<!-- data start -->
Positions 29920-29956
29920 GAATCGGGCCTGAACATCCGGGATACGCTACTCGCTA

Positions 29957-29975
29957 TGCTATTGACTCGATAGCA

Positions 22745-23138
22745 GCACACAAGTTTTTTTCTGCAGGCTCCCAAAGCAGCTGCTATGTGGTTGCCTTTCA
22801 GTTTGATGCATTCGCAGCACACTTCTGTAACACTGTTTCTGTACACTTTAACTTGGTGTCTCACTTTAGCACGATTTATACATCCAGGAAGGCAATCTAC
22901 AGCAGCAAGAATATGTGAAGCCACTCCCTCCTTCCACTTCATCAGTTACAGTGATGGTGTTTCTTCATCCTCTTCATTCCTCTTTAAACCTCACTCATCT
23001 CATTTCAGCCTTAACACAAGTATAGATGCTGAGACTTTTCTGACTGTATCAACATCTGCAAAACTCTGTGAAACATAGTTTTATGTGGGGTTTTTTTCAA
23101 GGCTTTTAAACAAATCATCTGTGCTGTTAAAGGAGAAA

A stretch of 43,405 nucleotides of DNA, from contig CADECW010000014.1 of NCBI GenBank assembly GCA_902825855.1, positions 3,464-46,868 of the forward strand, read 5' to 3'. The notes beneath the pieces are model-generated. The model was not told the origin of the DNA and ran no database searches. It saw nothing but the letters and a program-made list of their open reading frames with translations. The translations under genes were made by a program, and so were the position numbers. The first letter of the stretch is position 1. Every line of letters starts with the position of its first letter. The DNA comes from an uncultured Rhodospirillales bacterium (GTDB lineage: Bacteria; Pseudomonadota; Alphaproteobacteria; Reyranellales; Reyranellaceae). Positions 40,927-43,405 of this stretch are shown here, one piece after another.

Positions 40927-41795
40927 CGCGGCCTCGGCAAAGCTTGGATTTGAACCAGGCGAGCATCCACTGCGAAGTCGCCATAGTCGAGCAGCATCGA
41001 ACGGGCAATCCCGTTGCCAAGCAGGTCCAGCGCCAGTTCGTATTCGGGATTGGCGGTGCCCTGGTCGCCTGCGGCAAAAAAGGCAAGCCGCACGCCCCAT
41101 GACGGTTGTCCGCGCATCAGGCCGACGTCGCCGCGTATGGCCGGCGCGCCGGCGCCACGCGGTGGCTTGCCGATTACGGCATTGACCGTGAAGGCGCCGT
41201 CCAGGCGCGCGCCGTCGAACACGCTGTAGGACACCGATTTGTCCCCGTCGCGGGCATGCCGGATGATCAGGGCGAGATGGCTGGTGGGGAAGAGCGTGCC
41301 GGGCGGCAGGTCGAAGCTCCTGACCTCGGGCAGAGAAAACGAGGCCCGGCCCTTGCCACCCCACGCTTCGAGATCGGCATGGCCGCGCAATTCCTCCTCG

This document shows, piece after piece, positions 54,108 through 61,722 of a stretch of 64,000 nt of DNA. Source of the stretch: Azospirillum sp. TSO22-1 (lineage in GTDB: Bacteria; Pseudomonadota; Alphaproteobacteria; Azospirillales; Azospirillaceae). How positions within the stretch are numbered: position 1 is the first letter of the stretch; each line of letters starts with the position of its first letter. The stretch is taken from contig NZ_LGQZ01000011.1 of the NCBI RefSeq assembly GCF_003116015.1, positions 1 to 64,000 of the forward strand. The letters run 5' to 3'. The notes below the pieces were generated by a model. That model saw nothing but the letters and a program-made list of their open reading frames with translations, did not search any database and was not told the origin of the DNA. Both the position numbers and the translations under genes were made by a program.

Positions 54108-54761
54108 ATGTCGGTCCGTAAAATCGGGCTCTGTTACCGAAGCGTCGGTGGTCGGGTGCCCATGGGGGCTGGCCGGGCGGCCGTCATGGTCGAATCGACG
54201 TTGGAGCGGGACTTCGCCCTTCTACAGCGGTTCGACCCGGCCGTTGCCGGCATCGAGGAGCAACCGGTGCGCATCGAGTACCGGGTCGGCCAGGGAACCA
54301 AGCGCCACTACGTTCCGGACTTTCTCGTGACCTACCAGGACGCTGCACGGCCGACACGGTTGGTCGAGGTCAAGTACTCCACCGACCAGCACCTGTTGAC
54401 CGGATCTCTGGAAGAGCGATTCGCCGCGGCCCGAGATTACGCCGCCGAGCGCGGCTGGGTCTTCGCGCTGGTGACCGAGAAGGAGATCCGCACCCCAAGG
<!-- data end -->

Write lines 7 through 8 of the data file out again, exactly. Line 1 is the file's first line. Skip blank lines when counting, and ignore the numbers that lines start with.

22801 GTTTGATGCATTCGCAGCACACTTCTGTAACACTGTTTCTGTACACTTTAACTTGGTGTCTCACTTTAGCACGATTTATACATCCAGGAAGGCAATCTAC
22901 AGCAGCAAGAATATGTGAAGCCACTCCCTCCTTCCACTTCATCAGTTACAGTGATGGTGTTTCTTCATCCTCTTCATTCCTCTTTAAACCTCACTCATCT